After the pattern has been proven, an additional layer of protection can be employed using the eregi_replace command, which would allow the elimination of characters (Data Cleansing) that should never be seen in an email address, such as illegal characters. If the eregi pattern filter has worked correctly above, this is not necessary, and is only a redundant layer for protection. When used alone,it would expect a valid email to be submitted and replace any characters not expected in a standard email address. The problem of invalid data recurs here, so this is not a best method on its own.
The addslashes() command can effectively be associated with the commands and method above. Illegal characters are slashed-out, allowing them to be inserted safely into the database. Again, why would we want illegal characters inside an email address in the first place? We would want to prevent this from being inserted, so this becomes a redundant layer of protection that is not necessarily necessary.
The essence of Data Validation and Data Cleansing is to first check if the submitted data contains anything we didn’t expect, then we remove or disable the unexpected characters and content. Best methods dictate that we not simply disable invalid and illegal content, but rather reject it altogether. This introduces the need for Error Handling and error Messaging.
When the PHP Program detects illegal characters during the Data Validation portion of our PHP Program, there should be an escape clause. An appropriate Error Message should be constructed to display to the user/hacker, and the origination form displayed again for correction. Not only does this provide a safe and usefulpathway for a valid user, it provides verification to the hacker that our PHP Program does not allow SQL Injection. In fact, the pattern portion of our PHP Program can detect if SQL INjection patterns exist, and return a ore aggressive message to the hacker informing them that their IP and access attempt have been reported and a traceroute initiated to find their location and ISP. We can also offer that we have used their IP Address to cross-reference a geographical IP Address translation database to find their physical location. This is overkill, but it’s all useful to deter hackers and assist valid users.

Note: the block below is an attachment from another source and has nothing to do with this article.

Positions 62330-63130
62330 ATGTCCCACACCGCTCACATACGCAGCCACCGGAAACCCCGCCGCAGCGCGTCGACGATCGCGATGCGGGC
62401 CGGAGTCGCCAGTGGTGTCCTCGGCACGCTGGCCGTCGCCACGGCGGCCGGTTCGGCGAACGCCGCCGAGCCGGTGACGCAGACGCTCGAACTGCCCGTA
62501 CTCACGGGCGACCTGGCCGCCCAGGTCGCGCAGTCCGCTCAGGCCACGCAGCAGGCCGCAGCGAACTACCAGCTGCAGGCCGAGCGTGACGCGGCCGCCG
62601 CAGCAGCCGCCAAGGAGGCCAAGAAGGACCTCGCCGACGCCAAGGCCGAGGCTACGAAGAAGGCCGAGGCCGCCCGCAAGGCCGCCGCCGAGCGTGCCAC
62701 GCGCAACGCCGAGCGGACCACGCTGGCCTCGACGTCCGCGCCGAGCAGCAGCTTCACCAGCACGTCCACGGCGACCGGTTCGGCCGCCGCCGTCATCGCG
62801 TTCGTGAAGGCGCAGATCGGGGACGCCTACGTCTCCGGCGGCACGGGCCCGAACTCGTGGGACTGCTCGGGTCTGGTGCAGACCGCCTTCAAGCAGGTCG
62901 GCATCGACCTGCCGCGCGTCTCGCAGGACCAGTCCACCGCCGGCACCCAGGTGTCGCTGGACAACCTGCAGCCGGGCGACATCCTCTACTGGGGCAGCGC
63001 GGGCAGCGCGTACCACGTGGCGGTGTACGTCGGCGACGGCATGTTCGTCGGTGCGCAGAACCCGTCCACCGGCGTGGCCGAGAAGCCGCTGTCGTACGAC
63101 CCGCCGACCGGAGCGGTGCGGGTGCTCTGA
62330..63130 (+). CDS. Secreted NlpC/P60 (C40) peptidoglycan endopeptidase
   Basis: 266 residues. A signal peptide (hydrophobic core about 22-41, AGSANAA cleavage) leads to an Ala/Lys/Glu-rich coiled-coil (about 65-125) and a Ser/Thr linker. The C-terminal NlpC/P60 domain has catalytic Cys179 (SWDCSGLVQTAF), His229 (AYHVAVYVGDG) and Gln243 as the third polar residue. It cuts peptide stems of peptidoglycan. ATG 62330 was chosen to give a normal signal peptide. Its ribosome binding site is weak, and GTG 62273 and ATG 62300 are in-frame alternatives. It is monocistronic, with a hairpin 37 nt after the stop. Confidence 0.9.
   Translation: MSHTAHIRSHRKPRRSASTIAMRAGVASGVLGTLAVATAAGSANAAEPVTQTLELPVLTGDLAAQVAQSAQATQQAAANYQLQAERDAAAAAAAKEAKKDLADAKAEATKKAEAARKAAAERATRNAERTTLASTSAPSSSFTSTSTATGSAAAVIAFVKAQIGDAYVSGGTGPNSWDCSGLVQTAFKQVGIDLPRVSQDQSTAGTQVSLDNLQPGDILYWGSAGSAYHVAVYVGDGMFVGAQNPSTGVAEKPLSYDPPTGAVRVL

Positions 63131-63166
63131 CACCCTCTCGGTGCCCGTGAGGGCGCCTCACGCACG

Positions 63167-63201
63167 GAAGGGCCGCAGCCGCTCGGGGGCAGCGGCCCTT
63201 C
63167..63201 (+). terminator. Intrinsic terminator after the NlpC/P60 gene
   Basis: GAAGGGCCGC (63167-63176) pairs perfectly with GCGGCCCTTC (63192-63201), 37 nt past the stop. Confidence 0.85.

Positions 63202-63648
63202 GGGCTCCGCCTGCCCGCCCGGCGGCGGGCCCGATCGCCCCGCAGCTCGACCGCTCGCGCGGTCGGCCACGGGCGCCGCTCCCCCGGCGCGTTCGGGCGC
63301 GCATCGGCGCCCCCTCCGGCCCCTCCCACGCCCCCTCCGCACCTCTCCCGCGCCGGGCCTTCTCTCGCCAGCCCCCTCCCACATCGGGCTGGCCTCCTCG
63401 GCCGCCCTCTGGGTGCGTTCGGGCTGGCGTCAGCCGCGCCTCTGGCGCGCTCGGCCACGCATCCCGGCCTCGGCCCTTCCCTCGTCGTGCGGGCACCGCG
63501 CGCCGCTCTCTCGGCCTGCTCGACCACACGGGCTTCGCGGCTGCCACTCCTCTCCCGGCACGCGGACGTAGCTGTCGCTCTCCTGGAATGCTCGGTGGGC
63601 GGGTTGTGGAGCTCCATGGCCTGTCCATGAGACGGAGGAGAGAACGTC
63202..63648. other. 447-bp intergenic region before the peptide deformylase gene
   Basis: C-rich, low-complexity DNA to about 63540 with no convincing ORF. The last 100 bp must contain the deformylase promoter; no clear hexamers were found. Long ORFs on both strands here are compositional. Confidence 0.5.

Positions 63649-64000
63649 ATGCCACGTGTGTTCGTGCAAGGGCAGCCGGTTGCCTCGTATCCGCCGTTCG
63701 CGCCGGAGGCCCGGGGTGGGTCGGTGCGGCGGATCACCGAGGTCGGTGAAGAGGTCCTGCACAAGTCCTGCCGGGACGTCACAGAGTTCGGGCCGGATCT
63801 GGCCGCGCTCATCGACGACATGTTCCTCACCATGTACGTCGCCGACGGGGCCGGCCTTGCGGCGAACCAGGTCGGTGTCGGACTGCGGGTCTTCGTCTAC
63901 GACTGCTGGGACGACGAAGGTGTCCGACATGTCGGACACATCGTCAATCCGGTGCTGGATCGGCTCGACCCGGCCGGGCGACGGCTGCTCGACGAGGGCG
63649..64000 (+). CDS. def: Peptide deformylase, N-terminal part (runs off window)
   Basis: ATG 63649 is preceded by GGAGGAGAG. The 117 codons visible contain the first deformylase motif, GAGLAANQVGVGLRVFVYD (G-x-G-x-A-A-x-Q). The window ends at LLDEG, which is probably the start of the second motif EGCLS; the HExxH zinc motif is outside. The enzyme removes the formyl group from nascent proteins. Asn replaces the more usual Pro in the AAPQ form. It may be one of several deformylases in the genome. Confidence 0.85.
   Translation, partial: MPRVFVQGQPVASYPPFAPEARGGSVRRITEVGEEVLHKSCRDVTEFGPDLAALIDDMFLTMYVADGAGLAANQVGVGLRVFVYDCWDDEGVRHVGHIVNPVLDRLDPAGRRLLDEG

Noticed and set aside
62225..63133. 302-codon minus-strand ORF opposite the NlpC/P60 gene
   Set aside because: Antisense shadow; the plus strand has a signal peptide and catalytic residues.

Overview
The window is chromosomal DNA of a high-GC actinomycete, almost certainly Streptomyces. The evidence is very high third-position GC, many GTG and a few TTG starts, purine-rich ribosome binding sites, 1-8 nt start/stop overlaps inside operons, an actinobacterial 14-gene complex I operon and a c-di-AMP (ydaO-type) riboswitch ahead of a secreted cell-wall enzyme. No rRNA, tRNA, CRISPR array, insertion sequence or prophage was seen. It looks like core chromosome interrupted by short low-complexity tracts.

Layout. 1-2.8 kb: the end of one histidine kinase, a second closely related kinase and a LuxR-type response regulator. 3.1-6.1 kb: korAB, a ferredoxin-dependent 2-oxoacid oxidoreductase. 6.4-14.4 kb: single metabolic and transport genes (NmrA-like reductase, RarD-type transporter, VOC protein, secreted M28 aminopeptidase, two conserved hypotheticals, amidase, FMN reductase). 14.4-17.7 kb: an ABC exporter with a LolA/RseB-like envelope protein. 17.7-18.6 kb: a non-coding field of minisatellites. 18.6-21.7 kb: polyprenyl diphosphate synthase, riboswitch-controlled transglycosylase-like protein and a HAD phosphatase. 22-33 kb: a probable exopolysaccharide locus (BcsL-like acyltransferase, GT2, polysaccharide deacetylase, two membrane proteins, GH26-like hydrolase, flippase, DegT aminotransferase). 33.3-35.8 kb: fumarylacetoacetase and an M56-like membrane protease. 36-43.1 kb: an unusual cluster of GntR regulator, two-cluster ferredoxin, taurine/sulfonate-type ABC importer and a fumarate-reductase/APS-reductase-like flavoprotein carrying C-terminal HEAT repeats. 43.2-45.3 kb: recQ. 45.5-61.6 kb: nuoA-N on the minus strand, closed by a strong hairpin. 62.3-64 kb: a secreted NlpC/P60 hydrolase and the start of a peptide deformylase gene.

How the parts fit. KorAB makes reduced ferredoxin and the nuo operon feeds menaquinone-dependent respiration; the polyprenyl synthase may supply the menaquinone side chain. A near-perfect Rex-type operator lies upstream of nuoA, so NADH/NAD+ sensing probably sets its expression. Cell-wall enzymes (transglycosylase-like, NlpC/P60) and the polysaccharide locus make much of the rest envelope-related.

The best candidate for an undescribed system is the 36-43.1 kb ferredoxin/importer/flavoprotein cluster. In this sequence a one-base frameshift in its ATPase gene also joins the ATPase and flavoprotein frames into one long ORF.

PHP Programmers must use Data Validation and Data Cleansing on ALL PHP Programs that are capable of receiving and processing data from users. Regardless of the presence of a form and any client-side form validation, the PHP Program MUST perform these checks. Form data may be submitted directly to the server without using the intended user form. The only best defense is well written PHP Programs to eliminate Security Vulnerabilities and avoid their exploitation.